ASHRAE SERVER EFFICIENCY
Server Efficiency - Metrics for Computer Servers and Storage
|Publication Date:||1 January 2015|
Advanced computing technologies have allowed businesses, governments, academia, and other organizations to greatly improve and expand their use of information to enhance the ability to achieve their goals. However, with expanded use of data comes an expansion of data processing equipment-in processing power, in data storage, and in supporting components -along with a potential expansion in the physical and air-handling facilities needed to house the equipment. Coupling this expansion with increasing costs of the energy needed to power the equipment and potential restrictions in the amount of energy that is actually available for use yields a substantial need for energy efficiency in the data center.
As evidenced by other books from ASHRAE's Datacom Series, there are many areas where energy efficiency can be addressed. A key component of any energyefficiency effort has to be the base efficiency of the actual data processing equipment involved.
Energy efficiency has been an increasing concern of computer hardware and software designers for several years, with very positive results. Examples include innovations to allow solid-state drives to replace rotating storage devices, higher density memory, increased computing capacity within a single footprint, firmware with a power management focus, and improved virtualization techniques that allow multiple computing images to reside on a single server. Despite this, in today's world of tightly controlled budgets, "new and improved" is an insufficient argument for investing in new hardware or software that provides better energy efficiency. Metrics and measures are required to indicate the relative worth of the investment. Ideally, these measures should be standardized across the industry, to ensure consistency for those evaluating them.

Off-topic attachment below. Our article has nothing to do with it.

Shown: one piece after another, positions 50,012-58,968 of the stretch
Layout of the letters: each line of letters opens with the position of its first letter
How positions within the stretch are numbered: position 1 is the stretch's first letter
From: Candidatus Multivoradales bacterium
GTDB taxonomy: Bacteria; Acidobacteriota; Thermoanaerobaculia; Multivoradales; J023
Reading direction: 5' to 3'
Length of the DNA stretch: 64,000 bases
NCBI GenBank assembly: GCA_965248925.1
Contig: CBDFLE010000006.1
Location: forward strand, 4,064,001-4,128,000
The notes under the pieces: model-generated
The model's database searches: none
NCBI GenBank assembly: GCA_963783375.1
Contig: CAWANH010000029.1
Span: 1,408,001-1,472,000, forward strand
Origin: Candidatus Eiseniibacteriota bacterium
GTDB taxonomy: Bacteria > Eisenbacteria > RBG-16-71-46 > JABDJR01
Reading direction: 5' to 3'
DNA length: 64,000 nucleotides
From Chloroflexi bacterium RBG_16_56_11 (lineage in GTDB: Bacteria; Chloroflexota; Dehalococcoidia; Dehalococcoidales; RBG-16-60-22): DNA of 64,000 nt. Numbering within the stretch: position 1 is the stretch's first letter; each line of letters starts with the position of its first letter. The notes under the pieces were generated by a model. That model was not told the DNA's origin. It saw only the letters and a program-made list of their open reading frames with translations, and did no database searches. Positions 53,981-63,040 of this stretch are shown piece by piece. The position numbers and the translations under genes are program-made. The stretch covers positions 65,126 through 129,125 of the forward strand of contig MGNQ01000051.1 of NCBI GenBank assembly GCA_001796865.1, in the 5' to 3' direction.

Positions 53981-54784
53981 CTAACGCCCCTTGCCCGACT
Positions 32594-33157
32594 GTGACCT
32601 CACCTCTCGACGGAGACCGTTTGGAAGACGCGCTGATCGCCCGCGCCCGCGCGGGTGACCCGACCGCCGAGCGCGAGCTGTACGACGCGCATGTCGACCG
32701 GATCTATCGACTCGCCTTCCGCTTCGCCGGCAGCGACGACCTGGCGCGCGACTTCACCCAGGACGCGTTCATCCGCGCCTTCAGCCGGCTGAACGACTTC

With this addition to the Datacom Series, ASHRAE is providing a much needed overview of the tools that are available to quantify energy consumption of computing equipment. Cursory descriptions of these tools have been made into industry presentations and papers, but this is the first in-depth description of a wide variety of computing energy-efficiency measures in a single source.
These measurement tools are, of course, useful to computer
hardware and software manufacturers-provid
Using this book, data processing managers could even go one or two steps further, by either selecting a tool for measurements within their own facilities, or even by creating a new tool using the guidelines set forth in this book.
I congratulate the members of ASHRAE, the authors, and the editors for providing this collection and I look forward to it being used to further energy-efficiency improvements and to help those investing in computing technology to make informed decisions.